Industry News

Smith & Nephew introduces hip impingement planning system

Smith & Nephew launched the Dyonics Plan Hip Impingement Planning System at the American Academy of Orthopaedic Surgeons Annual Meeting in New Orleans. The 3-D software system allows surgeons to visualize, assess and generate a comprehensive surgical report for each patient’s femoroacetabular impingement surgery before the patient enters the operating room.

According to a company press release, Dyonics Plan provides a standardized and repeatable way for the assessment of hip impingement treatment options based on data from low-dose CT scans. The software, which is installed on a surgeon’s computer, also allows for interactive adjustments based on a surgeon’s clinical experience. A surgeon can perform a variety of dynamic range-of-motion simulations to identify the degree and location of hip impingement by using the 3-D model of the patient’s joint. The range of motion feature can be used to individualize a surgical plan based on a patient’s lifestyle or sports-specific motion, or to assess impact of different surgical strategies on patient outcomes. Once finalized, the system generates a comprehensive surgical plan that can be exported into either HTML or PDF format.

“Dyonics Plan offers surgeons the ability to understand and address a patient’s hip impingement on a level that goes beyond anything possible with standard imaging tools,” Brad Cannon, president of endoscopy, trauma and extremities for Smith & Nephew, stated in the release. “Because it tells a more complete story about each patient’s impingement and how best to surgically treat it, it also provides an exceptionally visual tool for patient communication.”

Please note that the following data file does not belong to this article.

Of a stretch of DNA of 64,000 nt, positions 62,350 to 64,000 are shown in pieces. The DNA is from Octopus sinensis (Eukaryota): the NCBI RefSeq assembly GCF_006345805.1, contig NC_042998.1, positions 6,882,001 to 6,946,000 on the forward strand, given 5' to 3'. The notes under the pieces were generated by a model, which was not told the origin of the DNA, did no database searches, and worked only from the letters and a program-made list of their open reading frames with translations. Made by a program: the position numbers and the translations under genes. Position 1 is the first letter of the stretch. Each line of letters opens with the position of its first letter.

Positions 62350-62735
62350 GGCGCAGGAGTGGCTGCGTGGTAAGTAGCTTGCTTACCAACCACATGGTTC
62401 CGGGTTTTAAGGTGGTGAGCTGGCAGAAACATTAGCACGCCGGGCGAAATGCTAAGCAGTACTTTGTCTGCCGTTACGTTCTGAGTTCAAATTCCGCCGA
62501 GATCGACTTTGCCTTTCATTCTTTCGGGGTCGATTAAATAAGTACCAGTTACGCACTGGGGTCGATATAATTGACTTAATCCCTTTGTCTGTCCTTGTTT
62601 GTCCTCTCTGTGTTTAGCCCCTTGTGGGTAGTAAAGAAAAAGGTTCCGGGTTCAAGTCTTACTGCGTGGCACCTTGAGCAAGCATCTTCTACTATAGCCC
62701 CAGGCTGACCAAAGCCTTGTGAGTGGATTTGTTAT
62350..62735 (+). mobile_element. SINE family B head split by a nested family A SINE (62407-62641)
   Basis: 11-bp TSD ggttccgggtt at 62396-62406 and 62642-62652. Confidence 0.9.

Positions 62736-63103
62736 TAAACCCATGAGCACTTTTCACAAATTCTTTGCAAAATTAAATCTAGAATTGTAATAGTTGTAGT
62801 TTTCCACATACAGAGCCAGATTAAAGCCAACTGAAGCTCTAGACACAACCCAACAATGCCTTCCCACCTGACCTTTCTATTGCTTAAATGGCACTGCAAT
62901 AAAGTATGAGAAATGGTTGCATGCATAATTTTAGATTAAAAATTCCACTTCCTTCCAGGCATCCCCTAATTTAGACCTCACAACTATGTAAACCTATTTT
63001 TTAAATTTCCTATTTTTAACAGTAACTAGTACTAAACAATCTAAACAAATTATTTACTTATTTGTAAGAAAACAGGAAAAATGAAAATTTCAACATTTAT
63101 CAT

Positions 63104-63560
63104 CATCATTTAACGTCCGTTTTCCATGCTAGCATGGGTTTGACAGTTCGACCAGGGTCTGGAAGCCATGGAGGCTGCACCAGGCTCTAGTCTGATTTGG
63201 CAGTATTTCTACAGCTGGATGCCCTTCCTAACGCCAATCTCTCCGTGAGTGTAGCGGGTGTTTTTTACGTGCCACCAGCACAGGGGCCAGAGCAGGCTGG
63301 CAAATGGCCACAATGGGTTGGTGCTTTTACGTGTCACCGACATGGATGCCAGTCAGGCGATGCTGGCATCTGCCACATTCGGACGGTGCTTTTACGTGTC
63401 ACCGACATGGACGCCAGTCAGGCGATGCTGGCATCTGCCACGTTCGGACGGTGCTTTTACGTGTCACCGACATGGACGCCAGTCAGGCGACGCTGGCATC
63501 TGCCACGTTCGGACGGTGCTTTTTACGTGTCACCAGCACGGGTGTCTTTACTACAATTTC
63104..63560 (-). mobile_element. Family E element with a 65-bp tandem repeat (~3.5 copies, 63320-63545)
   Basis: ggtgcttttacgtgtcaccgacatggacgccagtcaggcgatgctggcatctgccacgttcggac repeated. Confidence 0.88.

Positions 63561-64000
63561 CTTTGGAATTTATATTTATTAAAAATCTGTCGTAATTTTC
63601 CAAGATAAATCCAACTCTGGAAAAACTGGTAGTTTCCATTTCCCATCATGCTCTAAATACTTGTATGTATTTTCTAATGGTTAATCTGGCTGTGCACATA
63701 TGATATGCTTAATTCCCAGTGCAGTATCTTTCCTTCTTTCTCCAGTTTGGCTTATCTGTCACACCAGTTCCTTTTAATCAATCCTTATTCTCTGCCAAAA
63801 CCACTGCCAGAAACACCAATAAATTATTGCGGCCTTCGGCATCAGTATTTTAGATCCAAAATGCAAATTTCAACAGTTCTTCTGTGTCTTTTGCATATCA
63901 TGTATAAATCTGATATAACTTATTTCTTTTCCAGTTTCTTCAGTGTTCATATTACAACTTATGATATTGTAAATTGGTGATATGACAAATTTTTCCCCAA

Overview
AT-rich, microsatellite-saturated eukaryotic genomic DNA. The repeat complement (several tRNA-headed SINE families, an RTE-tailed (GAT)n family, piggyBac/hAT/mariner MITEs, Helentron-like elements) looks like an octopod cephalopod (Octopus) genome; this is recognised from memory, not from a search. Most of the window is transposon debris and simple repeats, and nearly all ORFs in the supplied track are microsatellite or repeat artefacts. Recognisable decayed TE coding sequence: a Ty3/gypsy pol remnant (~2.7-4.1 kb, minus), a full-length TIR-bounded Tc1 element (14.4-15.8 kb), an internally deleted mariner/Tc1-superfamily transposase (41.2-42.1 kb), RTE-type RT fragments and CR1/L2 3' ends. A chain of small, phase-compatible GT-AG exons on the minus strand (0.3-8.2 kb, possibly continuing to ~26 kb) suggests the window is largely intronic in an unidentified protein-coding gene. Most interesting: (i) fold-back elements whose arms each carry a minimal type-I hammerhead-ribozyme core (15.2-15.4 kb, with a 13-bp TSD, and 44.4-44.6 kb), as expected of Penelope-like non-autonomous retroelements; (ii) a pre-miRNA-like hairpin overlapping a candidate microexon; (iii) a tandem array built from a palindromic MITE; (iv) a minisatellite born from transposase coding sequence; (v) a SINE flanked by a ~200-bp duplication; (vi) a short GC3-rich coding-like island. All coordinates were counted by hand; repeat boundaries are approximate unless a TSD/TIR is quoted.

Smith & Nephew launched the Dyonics Plan Hip Impingement Planning System at the American Academy of Orthopaedic Surgeons Annual Meeting in New Orleans. The 3-D software system allows surgeons to visualize, assess and generate a comprehensive surgical report for each patient’s femoroacetabular impingement surgery before the patient enters the operating room.

According to a company press release, Dyonics Plan provides a standardized and repeatable way for the assessment of hip impingement treatment options based on data from low-dose CT scans. The software, which is installed on a surgeon’s computer, also allows for interactive adjustments based on a surgeon’s clinical experience. A surgeon can perform a variety of dynamic range-of-motion simulations to identify the degree and location of hip impingement by using the 3-D model of the patient’s joint. The range of motion feature can be used to individualize a surgical plan based on a patient’s lifestyle or sports-specific motion, or to assess impact of different surgical strategies on patient outcomes. Once finalized, the system generates a comprehensive surgical plan that can be exported into either HTML or PDF format.

“Dyonics Plan offers surgeons the ability to understand and address a patient’s hip impingement on a level that goes beyond anything possible with standard imaging tools,” Brad Cannon, president of endoscopy, trauma and extremities for Smith & Nephew, stated in the release. “Because it tells a more complete story about each patient’s impingement and how best to surgically treat it, it also provides an exceptionally visual tool for patient communication.”